However, what happens when none of these responses are possible as in the case of childhood trauma. The habenula receives life-saving information from the limbic system and basal ganglia and kicks in the freeze response.
Gradually, this faulty default freeze state gets wired in our brain circuitry. It is all hopeless. Life is not worth the bother. And wham we are caught in a dark state of depression.
The habenula is responsible for this learned helplessness.
Childhood Trauma, Depression & Habenula
It is common knowledge now that early childhood abuse and trauma increases our risk of developing depression and anxiety-related disorders by over 80%. Moreover, trauma predisposes one to develop not just mental illnesses but also physical illnesses.
The lateral habenula (LHb) region of the brain is associated with stress and depression. Studies have shown that the activity of LHb neurons increases when an individual experiences unpleasantness.
During an ongoing stressful situation, corticotropin-releasing factor (CRF) hormone is released. Furthermore, dopamine signaling in the brain shuts down due to the CRF stress hormone by increasing LHb activity. Dopamine is the neurotransmitter of the brain that signals feelings of reward or pleasure.
In most cases of childhood trauma, children have to deal with a cascade of deprivations and abuses. In my own case, I had to deal with the death of my mother, an abusive father, sexual molestations, silent treatment, and other emotional and physical abuses.
This literally changes the “wiring” in the brain. A child begins believing life is not worth the bother. He reacts to life as if it were joyless, deary life-sentence.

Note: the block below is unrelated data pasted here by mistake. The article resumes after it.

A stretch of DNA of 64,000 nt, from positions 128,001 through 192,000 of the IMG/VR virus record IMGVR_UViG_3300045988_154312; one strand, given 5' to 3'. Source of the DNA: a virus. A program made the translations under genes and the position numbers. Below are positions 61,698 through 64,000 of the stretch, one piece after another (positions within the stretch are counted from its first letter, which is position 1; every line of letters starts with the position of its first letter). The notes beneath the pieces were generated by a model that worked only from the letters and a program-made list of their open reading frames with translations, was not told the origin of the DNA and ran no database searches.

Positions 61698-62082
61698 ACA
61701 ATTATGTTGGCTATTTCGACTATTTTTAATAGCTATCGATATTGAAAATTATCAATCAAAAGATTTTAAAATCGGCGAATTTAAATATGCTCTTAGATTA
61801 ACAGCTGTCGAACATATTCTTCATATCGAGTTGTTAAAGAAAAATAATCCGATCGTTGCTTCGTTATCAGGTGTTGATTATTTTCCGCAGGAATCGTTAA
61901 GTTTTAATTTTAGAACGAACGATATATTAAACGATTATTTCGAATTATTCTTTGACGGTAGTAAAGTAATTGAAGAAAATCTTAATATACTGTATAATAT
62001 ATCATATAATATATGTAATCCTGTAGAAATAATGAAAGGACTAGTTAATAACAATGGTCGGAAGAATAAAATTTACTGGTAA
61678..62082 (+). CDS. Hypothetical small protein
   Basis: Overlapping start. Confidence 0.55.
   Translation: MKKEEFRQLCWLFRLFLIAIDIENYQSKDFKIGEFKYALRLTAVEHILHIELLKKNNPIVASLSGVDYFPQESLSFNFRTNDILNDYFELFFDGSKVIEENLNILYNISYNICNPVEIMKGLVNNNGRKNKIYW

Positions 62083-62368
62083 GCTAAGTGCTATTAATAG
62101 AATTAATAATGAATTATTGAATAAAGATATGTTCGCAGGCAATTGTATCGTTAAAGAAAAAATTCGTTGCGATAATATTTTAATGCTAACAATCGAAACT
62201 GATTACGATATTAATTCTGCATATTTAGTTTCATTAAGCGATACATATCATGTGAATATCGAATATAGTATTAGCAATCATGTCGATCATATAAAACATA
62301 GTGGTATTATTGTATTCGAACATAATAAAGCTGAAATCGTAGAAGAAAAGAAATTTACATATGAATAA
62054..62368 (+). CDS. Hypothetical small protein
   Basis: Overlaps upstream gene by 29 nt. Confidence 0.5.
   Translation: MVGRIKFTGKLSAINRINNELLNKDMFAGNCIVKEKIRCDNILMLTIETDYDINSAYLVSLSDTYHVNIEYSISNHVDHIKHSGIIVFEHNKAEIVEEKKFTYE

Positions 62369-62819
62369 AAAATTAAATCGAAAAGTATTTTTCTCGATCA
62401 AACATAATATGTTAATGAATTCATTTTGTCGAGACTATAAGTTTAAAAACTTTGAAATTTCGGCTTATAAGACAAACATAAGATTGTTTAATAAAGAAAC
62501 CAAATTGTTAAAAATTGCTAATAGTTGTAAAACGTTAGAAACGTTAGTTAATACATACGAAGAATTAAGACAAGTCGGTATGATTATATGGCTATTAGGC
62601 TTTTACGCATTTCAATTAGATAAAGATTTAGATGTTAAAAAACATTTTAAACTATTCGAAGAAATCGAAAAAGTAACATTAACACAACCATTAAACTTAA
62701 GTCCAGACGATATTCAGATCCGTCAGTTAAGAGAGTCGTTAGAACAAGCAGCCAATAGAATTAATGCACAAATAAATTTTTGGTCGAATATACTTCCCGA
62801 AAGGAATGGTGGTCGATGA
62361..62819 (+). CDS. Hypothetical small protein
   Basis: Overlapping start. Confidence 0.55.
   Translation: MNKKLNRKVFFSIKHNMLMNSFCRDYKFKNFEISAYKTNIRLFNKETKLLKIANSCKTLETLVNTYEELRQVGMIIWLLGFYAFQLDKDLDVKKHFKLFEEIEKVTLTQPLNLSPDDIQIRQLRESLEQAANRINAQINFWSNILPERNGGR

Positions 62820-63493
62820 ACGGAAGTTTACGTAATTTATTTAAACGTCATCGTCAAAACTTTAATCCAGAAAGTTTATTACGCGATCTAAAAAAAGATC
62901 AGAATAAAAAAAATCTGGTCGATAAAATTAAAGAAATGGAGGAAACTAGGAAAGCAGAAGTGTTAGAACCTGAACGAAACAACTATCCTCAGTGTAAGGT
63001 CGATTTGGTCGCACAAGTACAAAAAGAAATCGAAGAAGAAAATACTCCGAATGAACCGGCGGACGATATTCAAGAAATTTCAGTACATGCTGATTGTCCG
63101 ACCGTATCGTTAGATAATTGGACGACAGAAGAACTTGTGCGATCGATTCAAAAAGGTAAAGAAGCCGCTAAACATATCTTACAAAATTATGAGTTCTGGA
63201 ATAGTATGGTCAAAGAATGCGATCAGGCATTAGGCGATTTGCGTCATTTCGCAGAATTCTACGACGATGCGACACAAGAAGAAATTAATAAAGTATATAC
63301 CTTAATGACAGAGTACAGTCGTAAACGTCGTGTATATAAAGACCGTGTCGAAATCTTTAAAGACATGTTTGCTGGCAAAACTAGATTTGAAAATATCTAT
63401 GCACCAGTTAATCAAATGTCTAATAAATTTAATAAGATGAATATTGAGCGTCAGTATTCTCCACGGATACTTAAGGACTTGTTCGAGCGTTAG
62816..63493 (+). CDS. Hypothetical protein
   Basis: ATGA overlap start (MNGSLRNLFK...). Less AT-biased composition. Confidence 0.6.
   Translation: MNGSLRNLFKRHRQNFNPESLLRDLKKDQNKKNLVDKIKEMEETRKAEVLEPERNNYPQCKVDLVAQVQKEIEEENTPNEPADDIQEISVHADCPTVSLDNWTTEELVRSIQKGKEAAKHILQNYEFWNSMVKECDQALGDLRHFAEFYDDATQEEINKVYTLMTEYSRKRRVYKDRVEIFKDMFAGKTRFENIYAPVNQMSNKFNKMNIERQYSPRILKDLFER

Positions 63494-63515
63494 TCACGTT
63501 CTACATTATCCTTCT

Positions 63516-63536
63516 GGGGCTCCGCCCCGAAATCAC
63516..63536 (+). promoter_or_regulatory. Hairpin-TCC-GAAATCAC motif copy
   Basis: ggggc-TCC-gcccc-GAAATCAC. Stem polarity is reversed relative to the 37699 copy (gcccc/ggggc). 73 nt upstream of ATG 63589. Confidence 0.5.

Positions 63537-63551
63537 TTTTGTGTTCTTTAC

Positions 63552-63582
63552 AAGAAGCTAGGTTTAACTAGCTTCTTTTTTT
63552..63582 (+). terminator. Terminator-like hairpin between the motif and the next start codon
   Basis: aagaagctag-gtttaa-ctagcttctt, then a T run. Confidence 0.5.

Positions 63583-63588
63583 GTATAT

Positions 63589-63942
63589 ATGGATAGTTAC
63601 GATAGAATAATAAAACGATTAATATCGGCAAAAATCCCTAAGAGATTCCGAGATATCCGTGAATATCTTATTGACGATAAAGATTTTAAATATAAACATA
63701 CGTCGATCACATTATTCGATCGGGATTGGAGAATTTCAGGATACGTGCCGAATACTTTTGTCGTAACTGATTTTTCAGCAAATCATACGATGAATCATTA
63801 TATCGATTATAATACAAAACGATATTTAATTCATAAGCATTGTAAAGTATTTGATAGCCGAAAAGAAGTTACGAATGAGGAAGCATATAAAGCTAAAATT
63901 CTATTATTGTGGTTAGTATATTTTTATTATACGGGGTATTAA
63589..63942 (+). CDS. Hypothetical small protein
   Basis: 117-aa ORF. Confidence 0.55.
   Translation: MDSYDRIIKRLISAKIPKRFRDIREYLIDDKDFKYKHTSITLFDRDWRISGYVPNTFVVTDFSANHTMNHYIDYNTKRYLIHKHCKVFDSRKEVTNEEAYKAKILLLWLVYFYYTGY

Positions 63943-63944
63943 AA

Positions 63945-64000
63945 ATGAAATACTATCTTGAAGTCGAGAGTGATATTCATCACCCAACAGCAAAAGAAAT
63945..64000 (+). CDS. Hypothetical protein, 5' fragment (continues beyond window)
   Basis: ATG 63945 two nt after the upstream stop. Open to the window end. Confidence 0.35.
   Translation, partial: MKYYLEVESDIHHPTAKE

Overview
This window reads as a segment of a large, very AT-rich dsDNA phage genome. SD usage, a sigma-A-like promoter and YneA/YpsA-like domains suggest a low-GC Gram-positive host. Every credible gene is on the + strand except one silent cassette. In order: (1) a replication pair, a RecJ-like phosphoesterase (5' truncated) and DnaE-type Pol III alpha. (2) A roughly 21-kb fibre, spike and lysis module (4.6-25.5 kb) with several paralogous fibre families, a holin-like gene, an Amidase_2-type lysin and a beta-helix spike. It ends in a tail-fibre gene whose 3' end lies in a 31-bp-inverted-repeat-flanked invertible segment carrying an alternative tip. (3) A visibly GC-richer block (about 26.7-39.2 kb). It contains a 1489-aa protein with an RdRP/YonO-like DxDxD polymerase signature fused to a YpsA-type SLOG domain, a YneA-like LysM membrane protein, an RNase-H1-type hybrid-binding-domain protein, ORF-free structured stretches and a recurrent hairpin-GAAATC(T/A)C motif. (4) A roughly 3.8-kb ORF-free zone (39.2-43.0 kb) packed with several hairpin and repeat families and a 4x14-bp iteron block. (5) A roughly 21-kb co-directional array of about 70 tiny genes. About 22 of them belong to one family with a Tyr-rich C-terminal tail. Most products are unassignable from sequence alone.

Habenula and Dopamine
Dopamine is one of our feel-good neurochemicals. It regulates movement, attention, learning, and emotional responses. More importantly, it enables us not only to see rewards but to take action to achieve them.
It is the chemical motivator we need to feel excited about the life we are living. Without dopamine, life seems pointless, might as well lie down and sleep forever.
Due to the faulty brain wiring, the hyperactive habenula continues to send signals – avoid any action at all costs, though we may no longer be in danger.
This also effectively suppresses the dopamine circuitry. Thereby, dampening our enthusiasm for life.
Sapolsky – Dopamine, Anticipation, & Relationships
Changing Your Brain’s Negativity Center
According to recent studies, Ketamine has been proven useful in treatment-resistant depression. Ketamine directly targets the habenula and stops the habenula neurons from over-firing. The calming down of the habenula using fast-acting ketamine, allows dopamine neurons to fire again. Thus relieving depression.
Additionally, clinical trials have shown that deep brain stimulation (DBS) to the habenula has proven to be an effective and safe treatment for patients with depression.
What Helped Me
As I write this I can only feel grateful that continuous black cloud that hung over me for years has nearly dissipated.
Safe Supportive Connections – Love heals your traumatized brain. Oxytocin modulates reward circuitry and dopamine neuron activity, When we feel loved we feel alive, we are excited about life.
Experiencing the Healing Power of Nature – Nature is good for our mind body and spirit. It restores and rejuvenates us. Lying on the beach listening to the waves crashing on the shore naturally changes my brain waves from stressed beta to relaxing alpha-theta.
Sound Healing -Sleep -Theta Waves – The habenula is closely linked to sleep and our circadian rhythm. This can happen only when our brain can move into a theta state. Healing sound music is an effective way to effortlessly ease your brain into theta-delta state where deep healing occurs.